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By: B G.
Jackson E Donley Law Office
I cannot say enough good things about this Attorney and his staff. Mr. Donley was referred to me by a coworker who had recently filed for bankruptcy. My wages were being garnished due to a judgment from an old debt. Donley got my case filed quickly and stopped the garnishment before my next pay day. I would recommend this office to anyone looking for affordable bankruptcy.
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By: Nicole G.
Velox Express
Fantastic service! I have never used a courier service with more friendly and prompt service. I will never use another!!!!
By: Rhonda J.
Jenkins Law Office
Amy is an exceptional attorney.
Tips & Advices
In terms of simplicity, a sole proprietorship is the best - and most common - type of entity, in that it allows all debts, profits and decision making to fall under the responsibility of one person. According to the Small Business Association, 70 percent of all U.S. companies are classified as sole proprietorships. Corporations, on average, are generally the most profitable business structures.
The legal definition of a corporation is a business with a distinctly different existence from its owners, who are shareholders. In function, this often means a large and diversified firm, while for classification purposes, it entails the ability for shareholders to buy, sell, or enter into a new contract. Managers and officers within a corporation have obligations only to the law and the shareholders possessing ownership.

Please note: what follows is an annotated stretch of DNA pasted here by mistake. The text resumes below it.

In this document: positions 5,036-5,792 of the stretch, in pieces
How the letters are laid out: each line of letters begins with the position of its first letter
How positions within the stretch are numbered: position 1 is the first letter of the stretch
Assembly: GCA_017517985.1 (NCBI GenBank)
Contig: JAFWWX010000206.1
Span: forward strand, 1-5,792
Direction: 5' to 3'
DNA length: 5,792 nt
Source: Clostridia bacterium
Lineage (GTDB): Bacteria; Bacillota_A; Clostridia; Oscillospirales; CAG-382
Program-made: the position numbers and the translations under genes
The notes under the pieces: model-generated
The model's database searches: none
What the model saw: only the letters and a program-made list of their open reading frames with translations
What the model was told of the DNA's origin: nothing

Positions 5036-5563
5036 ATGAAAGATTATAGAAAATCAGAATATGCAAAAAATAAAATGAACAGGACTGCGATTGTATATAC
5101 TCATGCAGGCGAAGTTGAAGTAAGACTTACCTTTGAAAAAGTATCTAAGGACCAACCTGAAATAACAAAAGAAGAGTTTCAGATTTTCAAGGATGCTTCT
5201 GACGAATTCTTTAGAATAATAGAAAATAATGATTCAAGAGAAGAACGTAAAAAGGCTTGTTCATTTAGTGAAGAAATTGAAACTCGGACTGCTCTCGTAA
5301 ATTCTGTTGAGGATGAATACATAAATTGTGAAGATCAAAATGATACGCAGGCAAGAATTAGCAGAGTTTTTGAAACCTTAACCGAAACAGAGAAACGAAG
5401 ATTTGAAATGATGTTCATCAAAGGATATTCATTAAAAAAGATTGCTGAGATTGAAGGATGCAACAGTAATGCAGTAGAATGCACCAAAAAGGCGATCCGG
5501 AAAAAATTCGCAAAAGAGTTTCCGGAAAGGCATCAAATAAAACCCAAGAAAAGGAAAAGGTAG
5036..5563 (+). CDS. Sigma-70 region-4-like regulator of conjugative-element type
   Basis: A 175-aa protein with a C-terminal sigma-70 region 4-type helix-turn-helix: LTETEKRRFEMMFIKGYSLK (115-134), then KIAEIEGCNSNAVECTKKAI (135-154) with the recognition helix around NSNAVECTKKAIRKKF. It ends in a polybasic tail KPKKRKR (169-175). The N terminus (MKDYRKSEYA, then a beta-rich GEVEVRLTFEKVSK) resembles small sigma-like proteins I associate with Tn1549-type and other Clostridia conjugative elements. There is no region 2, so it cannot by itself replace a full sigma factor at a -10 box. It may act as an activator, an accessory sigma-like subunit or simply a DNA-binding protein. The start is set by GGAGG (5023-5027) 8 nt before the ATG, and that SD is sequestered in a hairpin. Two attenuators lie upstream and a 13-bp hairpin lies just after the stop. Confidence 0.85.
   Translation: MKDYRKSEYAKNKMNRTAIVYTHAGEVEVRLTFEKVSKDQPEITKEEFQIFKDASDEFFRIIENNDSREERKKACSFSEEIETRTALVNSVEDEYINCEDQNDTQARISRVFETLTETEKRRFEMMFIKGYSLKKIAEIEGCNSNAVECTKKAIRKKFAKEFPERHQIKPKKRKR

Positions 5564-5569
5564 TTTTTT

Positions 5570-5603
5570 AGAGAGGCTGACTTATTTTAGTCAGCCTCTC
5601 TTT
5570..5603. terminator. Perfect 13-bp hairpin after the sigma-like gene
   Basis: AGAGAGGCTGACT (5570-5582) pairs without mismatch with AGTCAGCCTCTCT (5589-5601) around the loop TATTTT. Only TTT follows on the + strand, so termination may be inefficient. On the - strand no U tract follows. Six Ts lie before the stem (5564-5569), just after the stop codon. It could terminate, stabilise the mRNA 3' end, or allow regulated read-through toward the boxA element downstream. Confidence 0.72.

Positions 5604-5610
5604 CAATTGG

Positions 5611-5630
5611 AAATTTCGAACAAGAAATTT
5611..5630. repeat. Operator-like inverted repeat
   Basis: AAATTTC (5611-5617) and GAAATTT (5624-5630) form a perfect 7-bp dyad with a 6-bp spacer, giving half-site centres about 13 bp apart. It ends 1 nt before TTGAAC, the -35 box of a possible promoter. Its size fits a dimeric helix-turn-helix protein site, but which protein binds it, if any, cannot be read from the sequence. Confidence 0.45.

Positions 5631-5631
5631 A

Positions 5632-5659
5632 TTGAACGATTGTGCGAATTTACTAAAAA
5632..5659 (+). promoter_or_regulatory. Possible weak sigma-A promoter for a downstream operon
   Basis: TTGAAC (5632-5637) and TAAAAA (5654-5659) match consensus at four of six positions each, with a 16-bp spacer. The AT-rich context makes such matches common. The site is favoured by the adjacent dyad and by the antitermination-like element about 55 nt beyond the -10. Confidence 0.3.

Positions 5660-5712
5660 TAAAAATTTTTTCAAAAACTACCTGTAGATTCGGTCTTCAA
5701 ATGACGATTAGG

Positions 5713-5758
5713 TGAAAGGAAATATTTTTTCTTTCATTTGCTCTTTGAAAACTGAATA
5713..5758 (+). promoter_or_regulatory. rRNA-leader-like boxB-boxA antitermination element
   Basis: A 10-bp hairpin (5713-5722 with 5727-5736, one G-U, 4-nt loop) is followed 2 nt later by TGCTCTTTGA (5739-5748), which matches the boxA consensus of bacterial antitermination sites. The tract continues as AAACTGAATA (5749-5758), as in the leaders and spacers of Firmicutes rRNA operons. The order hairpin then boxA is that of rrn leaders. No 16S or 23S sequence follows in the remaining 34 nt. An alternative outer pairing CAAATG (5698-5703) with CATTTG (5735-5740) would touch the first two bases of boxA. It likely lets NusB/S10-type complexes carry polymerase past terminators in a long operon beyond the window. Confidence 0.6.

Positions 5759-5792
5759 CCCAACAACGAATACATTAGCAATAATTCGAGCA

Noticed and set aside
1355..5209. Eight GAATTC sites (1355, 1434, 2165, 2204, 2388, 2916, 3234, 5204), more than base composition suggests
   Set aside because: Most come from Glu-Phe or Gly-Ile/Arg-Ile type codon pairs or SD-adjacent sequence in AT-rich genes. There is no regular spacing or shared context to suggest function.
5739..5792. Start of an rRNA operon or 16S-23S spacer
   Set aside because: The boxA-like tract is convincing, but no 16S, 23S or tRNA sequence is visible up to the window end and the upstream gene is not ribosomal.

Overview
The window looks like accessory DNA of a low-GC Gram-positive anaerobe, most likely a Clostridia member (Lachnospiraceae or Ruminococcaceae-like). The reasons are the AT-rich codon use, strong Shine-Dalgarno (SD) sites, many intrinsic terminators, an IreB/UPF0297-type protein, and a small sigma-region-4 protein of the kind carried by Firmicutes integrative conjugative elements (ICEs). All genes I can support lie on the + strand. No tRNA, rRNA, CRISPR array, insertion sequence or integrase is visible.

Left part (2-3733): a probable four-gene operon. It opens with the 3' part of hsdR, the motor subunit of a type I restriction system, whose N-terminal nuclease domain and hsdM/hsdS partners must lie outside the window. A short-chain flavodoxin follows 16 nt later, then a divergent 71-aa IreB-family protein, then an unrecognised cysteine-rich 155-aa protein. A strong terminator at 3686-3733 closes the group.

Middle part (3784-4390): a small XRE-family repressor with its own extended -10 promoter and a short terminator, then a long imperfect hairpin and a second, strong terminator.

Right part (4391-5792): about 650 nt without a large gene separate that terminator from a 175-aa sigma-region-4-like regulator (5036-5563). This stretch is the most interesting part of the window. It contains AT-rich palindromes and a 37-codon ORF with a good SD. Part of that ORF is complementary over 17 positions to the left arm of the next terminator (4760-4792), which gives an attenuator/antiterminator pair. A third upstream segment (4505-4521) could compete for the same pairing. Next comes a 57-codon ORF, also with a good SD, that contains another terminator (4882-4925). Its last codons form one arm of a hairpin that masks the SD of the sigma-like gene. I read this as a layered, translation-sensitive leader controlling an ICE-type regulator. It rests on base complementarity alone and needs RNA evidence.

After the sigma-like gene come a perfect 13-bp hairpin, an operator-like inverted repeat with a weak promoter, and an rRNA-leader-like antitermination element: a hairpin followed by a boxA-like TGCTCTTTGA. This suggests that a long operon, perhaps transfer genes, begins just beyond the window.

An LLP, or limited liability partnership, operates similarly to an LLC in terms of tax status and liability, but with multiple proprietors. The primary distinction lies is that  in the event of misconduct or negligence on the part of one partner, the other partner or partners are not liable for those actions.
The most common types of business entities, or business structures, included the following:
  • Sole proprietorships
  • Limited liability companies (LLCs)
  • Limited liability partnerships (LLPs)
  • Cooperatives
  • Corporations
  • Partnerships
  • S Corporations
Corporate attorneys are technically business lawyers, but not all business lawyers are corporate attorneys. Corporate lawyers are categorized as such by being full-time salaried employees of a given corporation, retained to exclusively represent that company’s rights and available for litigation at all times. Many larger corporations will retain a team of corporate attorneys with varied specializations or areas of expertise.

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